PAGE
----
Nyet: just-auto is attending, for the third year, Russias International Economic Forum but access to president Vladimir Putins plenary session closing address was denied

Nyet: just-auto is attending, for the third year, Russia's International Economic Forum but access to president Vladimir Putin's plenary session closing address was denied

Barely had our business/components/suppliy chain editor Simon Warburton, liberally fuelled by glutinous rice balls he helped make, touched back down in Blighty, after a week covering the 2016 Global Automotive Forum in Chongqing, China, and it was time for us to sling him back onto a plane, this one bound for the 'Detroit of Russia', St Petersburg.

Mission: coverage for just-auto of juicy auto-related revelations from the 16th International Economic Forum and a chance to talk to some major movers and shakers from the wider political scene. We're still waiting for a word from Russian president Putin but we have reported some interesting comments by European Commission (EC) president, Jean-Claude Juncker on the possible UK 'Brexit' from the EU - we vote next Thursday (23 June).

We also have, from the Russian forum, an update on Iran's new local content rules as auto and component makers pile in following the lifting of sanctions. And who wouldn't? Pent-up demand, a mostly young population with money in their pockets, mostly old clunkers on the roads, a potential extra 3m sales a year beckons for automakers willing to meet some pretty tough terms.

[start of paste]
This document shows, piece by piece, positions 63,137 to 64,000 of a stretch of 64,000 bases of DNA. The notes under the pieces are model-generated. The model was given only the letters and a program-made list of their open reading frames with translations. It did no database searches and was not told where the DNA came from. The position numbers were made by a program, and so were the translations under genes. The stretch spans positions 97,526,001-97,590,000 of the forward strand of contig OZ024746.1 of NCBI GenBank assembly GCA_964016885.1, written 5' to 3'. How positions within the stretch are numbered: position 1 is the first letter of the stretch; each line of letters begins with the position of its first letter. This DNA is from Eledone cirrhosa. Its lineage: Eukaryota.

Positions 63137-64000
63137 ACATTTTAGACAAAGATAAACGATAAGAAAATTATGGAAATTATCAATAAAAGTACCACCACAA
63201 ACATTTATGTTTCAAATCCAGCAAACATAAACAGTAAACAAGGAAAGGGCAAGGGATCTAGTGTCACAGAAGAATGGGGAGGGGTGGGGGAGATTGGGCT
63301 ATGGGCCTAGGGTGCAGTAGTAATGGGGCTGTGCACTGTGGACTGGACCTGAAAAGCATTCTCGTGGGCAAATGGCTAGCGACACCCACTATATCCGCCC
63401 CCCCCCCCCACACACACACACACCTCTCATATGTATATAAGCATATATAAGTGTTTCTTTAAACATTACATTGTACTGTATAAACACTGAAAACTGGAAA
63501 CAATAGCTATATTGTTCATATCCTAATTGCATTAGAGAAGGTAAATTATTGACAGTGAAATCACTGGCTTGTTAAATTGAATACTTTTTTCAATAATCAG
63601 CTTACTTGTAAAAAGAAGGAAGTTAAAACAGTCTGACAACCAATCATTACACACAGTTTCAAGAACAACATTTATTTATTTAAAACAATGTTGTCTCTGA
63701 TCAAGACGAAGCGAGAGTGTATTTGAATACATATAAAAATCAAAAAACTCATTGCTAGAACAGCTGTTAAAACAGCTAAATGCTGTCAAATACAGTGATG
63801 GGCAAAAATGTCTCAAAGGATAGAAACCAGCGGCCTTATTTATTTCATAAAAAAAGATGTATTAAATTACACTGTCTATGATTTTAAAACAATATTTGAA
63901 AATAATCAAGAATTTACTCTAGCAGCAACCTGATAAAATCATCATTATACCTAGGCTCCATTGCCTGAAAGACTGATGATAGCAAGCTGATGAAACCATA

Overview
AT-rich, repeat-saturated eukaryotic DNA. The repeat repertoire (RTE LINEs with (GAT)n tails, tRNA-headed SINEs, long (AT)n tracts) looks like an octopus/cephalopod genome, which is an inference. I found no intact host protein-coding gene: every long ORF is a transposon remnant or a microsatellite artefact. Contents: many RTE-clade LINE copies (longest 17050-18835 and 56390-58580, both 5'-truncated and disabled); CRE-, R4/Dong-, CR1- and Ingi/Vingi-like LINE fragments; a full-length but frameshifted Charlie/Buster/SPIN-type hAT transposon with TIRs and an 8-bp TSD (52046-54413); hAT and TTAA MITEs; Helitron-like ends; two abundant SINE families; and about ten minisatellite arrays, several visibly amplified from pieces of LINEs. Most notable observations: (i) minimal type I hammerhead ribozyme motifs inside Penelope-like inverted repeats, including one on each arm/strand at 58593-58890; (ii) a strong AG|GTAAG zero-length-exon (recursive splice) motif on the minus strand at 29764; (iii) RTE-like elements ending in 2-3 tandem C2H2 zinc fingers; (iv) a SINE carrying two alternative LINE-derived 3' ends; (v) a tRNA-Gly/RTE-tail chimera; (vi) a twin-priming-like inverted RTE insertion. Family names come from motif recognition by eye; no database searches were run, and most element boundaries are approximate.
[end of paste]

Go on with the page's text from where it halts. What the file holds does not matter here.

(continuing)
Staying with Russia for a moment, there was news this week, though not from the automaker, Daimler is considering a Mercedes-Benz plant there. Numerous others have paved the way, including VW, working their way up, with prodding from The Kremlin, from simple SKD 'kit' assembly through CKD to local panel pressing, and then engines, to more or less full local manufacture. Bringing suppliers with them, which should help Stuttgart with the decision. And all this in what might be described 'currently challenging market conditions'. Less coyly, Daimler itself announced it would widen its 'green' model line which is going to cost a few euros. 

VW this week announced a new strategy to take it out to 2025 and electrification and new mobility solutions are highlighted, including a major electrification initiative - more than 30 new e-vehicles by 2025 and annual unit sales target of two to three million.

Ontario, the Canadian Detroit and a province which showed off its connected car skills to just-auto last year, was in the news this week. Firstly GM announced a healthy expansion of its R&D, adding 700 jobs, and then the province kicked in a considerable sum to help Fiat Chrysler build a new PHEV variant of its evergreen minivan line, now called Pacifica, at its Windsor plant.

Our Man in Brazil has been telling you about it for yonks but, finally, Jaguar Land Rover officially opened its local assembly plant and we thought that was a good time to put the Tata Motors-owned automaker's international strategy under the microscope. At home, though, things aren't looking so great for Tata's own line of mostly small cars as sales have plunged and foreign brands are on the ascent.

Have a nice weekend.

Graeme Roberts, Deputy Editor, just-auto.com